Similarly, with long guns, it’s your right, but why do it? If you’re demonstrating, wouldn’t a holster on the hip and a sign in the hand get the message across just as well?

      • That’s an easy one! Most of the people I stop are asking for a pass in breaking the law. Y’know, the light was *that* red, I’m not that drunk, I wasn’t going that fast, I’m not that unlicensed, this car isn’t that stolen, etc.

        Of course the state I work in doesn’t care about some laws, like illegal immigration. But if you have a solid job and a 15 round mag, then you are a criminal. I, on the other hand, do care about illegal immigration. And if someone has 15 round mag and has a legitimate job, I might just possibly mistake their magazine for the completely legal grandfathered one. Gun laws can be so confusing. Especially when they keep adding new ones.

        • That’s a red herring, not a red light. Nobody that I’ve been involved with at protests where we OC are asking for ANY pass for violating ANY laws. They have been extremely careful about that.

  34. 1. I believe very strongly in concealed carry rights and I have worked very hard to clarify and advance those rights at every useful opportunity. In my opinion, open carry absolutists are hurting our cause, not helping.
    2. For those of you who have chosen to stoop to personal attacks on Mr. Ayoob, my guess is a man of his stature isn’t going to lose any sleep over your sophomoric jibes.
    3. All of us who value gun rights are hurt, and our cause is not advanced, when a small, vocal group of purists decides it is wise to publicaly attack members of their own community who dare to disagree with them on even the smallest point.
    4. Let’s work together to protect our rights.

  35. I respect Mr. Ayoob for his opinions-just not on this. Those white folks certainly WERE afraid of an “uppity’ colored gal defying jim crow BS. I think we need to be on the offensive and while I doubt I’ll ever open-carry a rifle I’d like to(in Illinois). I already wrote on another post about getting CC inIllinois by court order-NOT by being “nice”…never let the enemy define what you do.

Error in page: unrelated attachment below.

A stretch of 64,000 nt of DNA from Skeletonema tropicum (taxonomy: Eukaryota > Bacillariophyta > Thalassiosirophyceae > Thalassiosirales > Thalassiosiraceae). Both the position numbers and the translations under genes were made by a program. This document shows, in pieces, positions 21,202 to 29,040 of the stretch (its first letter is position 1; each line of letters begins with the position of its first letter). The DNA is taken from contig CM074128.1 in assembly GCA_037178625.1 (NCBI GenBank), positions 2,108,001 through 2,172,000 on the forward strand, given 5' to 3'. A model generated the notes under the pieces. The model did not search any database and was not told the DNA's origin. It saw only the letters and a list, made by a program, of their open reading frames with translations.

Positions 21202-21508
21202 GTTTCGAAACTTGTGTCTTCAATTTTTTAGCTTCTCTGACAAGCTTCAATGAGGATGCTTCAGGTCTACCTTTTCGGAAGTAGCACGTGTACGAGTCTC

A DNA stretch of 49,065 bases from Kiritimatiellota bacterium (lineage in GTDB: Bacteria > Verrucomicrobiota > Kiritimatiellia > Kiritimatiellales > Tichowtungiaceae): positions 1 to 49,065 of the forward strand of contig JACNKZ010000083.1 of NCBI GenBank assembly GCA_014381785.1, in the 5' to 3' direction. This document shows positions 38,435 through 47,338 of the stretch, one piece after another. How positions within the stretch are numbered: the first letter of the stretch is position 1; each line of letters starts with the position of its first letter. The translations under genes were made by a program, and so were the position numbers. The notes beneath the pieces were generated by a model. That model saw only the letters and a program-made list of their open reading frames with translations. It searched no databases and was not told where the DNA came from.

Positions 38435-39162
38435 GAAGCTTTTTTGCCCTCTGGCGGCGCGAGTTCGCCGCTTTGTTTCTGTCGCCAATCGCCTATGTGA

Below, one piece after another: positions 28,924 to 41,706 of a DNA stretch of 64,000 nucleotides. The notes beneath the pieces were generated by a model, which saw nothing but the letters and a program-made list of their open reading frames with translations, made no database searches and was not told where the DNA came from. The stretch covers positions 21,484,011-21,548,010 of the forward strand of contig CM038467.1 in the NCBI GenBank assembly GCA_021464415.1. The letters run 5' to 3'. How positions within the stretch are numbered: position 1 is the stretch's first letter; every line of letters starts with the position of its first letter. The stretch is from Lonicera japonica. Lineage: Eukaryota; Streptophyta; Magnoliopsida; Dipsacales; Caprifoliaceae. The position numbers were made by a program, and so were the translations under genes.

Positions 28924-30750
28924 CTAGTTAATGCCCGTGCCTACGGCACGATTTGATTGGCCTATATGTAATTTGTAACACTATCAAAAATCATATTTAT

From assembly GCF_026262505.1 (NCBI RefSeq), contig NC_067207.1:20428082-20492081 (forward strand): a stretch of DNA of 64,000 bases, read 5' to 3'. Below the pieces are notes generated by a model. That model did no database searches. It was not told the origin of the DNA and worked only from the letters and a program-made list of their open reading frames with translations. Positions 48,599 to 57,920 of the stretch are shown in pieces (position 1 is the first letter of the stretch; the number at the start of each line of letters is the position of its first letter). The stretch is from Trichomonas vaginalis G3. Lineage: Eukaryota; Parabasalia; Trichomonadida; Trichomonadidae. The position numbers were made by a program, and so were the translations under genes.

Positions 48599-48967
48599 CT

36. Who gives s rat’s rear end what Ayoob thinks about firearms politics?! Oh, some people do? How nice. Why? Because he’s a gun guru, whatever that is? So what?

    I’m so sick of people dressing up their personal opinions and preferences as some kind of official pronouncement or professional judgment. Supreme Court Justices do that every day. That’s how we’ve had a century+ of anti-firearms biases, bigotry and ulterior motives masquerading as constitutional law.

    Similarly, I’ve had it with people who trade on legitimate expertise in one field, to pontificate authoritatively in a different field. I don’t care about your Nobel Prize in Literature. It doesn’t make you an expert on so-called global warming.

    As for open carrying a long gun, a handgun is generally more practical for EDC, I’d agree. However, declaring long guns utterly unsuitable for other than hunting, plinking, or an imminent DGU, strikes me as gun snobbery. Lots of hikers carry a rifle, just in case, for example. Plenty of people only own a shotgun, which in many cases tend to be less expensive than handguns. That may be their only option at this point for a self-defense firearm. So they carry that in the car (yes, that’s OC, too, if it isn’t concealed) and perhaps on their person, too.